Tuesday, July 14, 2009

Authorization Decisions - To Pre-Cache or Not to Pre-Cache, That is the Question

There is a common pattern of entitlements solutions which "require" authorization decisions to be pre-cached. What I mean by pre-cached is that at startup, all of the authorization decisions for all of the users for all of the resources are loaded into an in memory cache. This in-memory cache can be either local to the application or in a central location(s). There are a few reasons why to do this. The most obvious is performance - finding a entry in a HashMap should be very very fast (sub microsecond). The other reason I've heard is a high availability requirement. The in-memory cache is also backed-up onto disk (securely) so that in the case that the user can authenticate to the system but the systems that the PDP needed information from (PIPs) are not available, a decision can be returned.

To be fair, I'm not sure that this pattern is common across all customers, but I have seen it many times in Financial Services. This makes a lot of sense...very fast, very available authorization solution - fits well with things like front-office trading systems. So, what's the problem?

So there seems to be a couple of issues with this model.
  • Issue 1 - Update latency. If there is a change, how long does it take to get that change to be enforced in an application? Well, it depends on the scope of the change...for example, if a country changes the rules on what constitutes an adult or what constitutes legally married, then you may have to re-calculate the entire cache, and this can take a long time...hours, days? If its a more isolated change, like a privilege on an account, then the change is more isolated, but this touches on the second issue
  • Issue 2 - Cache consistency. Since this model is really for very fast, very available solutions, you're not going to have one instance of the cache. So, now you need to make sure that you've updated all the copies of these records, and probably need to make sure that its done transactionally...don't want different behavior based on which server in the cluster you hit. These first two issues can be solved with a really advanced distributed cache, but, the third issue and the one that seems to be the "killer" for pre-caching
  • Issue 3 - Context based authorization. Simply, "What if the authorization decision depends on some information I don't know until request time?"
Sorry, for the long preamble, but what I really wanted to talk about is this third issue of context based authorizations working in conjunction with pre-cached authorization data/entitlements. By definition, since it can be known before hand, the information is static - groups the user has, accounts the user has access to, organizations the user belongs etc. Maybe as an alternative to pre-caching, get this information once, at authentication time and store it....where?

The simple answer would be in the application session, but what I've done on a number of occasions, and has worked very nicely is stored it in side of the Subject as Principal objects. This approach covers most of the same HA use cases as pre-caching with disk back-up, except in this solution if those systems are down when you try to authenticate you won't be able to login - depending on how you set the JAAS control flags. Also, this lends itself very nicely, in the case of OES, to the creation of a custom authentication provider - basically a JAAS Login Module. Its purpose is to go fetch the static information and hold onto for the duration of the JAAS Subject. This is effectively the same as the session. This approach also adds "no time", since most authorization requirements don't include authentication. The business requirement is that transactions are processed quickly - sub ms - and they will be since all of the information is stored inside of the JAAS Subject, in memory. Also, the latency of change goes way down...the user gets new entitlements every time they log out.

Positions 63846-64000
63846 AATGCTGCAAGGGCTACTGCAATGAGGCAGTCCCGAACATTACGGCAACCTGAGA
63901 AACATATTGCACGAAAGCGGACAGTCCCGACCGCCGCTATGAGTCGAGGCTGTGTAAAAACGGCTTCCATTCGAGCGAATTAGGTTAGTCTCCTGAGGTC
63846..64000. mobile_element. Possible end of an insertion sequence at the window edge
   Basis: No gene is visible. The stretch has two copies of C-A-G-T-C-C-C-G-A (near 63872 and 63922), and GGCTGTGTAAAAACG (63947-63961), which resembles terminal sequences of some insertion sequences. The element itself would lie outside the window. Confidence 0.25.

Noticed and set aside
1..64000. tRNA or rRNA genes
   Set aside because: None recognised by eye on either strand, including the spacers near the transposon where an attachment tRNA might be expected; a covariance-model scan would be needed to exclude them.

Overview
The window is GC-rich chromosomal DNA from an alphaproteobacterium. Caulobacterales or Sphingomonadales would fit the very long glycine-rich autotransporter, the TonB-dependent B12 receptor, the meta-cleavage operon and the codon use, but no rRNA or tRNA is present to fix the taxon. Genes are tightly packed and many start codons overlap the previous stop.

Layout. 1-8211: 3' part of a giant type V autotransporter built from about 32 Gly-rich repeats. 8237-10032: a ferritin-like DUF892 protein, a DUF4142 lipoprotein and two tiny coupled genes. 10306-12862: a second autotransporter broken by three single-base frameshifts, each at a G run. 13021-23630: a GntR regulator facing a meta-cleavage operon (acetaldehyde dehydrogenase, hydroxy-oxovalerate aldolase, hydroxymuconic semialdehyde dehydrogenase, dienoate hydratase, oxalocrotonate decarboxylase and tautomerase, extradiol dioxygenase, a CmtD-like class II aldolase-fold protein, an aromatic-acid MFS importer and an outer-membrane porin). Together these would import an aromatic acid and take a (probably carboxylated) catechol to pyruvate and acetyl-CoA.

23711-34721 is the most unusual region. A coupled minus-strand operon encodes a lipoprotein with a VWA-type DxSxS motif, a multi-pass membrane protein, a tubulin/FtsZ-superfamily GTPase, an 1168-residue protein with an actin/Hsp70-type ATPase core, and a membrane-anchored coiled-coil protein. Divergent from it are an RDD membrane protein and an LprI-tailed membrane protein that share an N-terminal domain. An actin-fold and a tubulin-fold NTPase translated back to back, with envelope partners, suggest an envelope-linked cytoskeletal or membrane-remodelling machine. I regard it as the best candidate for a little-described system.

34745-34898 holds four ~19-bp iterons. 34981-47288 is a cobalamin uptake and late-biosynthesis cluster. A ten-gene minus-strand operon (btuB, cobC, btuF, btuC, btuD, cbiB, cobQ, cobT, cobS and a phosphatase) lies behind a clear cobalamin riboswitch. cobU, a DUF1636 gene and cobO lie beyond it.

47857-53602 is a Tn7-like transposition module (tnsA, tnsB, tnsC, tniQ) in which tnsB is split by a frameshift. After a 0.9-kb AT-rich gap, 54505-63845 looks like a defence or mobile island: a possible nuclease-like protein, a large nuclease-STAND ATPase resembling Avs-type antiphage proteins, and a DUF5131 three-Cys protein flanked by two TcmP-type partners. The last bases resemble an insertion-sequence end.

Now that I've re-factored the static data into the JAAS Subject adding context based authorization is pretty straight forward. The new "policy combining algorithm" is in most cases allow if the static entitlements are granted and if there are context based authorization policies, those policies must evaluate to "grant". In OES, this can be done by:

DENY (//priv/all, //sgrp/foo/allusers, //app/foo) if not static_entitlements_granted()

In this model all of the logic is burried inside of the custom evaluation function, but I could have used attribute retrievers to parse the Principal objects in the Subject and exposed more of the logic into the policy.

DENY (//priv/all, //sgrp/foo/allusers, //app/foo) if not "ent1" in [user_entitlements]

So now that the existing rules are in place, just go add some new context based authorization

GRANT (//priv/read, //sgrp/foo/allusers, //app/foo/sensitive_materials) if authentication_method = "strong"

Context could include network, authentication method, user limits, historical patterns (OAAM), time of day etc.

In order for this type of model to be a true replacement for pre-caching, it assumes that the underlying authorization engine is fast...that it can do authorizations in the sub-ms range. I can't disclose any confidential information in this forum, so you'll have to draw your own conclusions about the performance of OES. I can say I've built solutions like this with a number of customers, and they've been very pleased with the result.

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